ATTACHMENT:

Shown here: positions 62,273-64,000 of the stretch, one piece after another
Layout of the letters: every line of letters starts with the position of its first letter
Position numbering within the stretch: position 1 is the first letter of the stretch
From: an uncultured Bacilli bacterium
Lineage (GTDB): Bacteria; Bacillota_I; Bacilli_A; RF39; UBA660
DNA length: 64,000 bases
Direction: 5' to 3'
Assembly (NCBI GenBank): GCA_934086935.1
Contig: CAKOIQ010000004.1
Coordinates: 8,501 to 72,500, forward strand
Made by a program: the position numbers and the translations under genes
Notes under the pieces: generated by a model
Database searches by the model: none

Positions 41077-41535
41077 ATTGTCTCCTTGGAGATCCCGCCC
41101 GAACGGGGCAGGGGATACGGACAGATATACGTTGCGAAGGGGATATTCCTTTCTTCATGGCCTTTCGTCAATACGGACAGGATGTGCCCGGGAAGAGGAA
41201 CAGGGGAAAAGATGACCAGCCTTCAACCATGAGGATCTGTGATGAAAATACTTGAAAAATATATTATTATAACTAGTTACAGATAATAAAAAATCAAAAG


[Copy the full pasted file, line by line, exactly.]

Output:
Shown here: positions 62,273-64,000 of the stretch, one piece after another
Layout of the letters: every line of letters starts with the position of its first letter
Position numbering within the stretch: position 1 is the first letter of the stretch
From: an uncultured Bacilli bacterium
Lineage (GTDB): Bacteria; Bacillota_I; Bacilli_A; RF39; UBA660
DNA length: 64,000 bases
Direction: 5' to 3'
Assembly (NCBI GenBank): GCA_934086935.1
Contig: CAKOIQ010000004.1
Coordinates: 8,501 to 72,500, forward strand
Made by a program: the position numbers and the translations under genes
Notes under the pieces: generated by a model
Database searches by the model: none

Positions 41077-41535
41077 ATTGTCTCCTTGGAGATCCCGCCC
41101 GAACGGGGCAGGGGATACGGACAGATATACGTTGCGAAGGGGATATTCCTTTCTTCATGGCCTTTCGTCAATACGGACAGGATGTGCCCGGGAAGAGGAA
41201 CAGGGGAAAAGATGACCAGCCTTCAACCATGAGGATCTGTGATGAAAATACTTGAAAAATATATTATTATAACTAGTTACAGATAATAAAAAATCAAAAG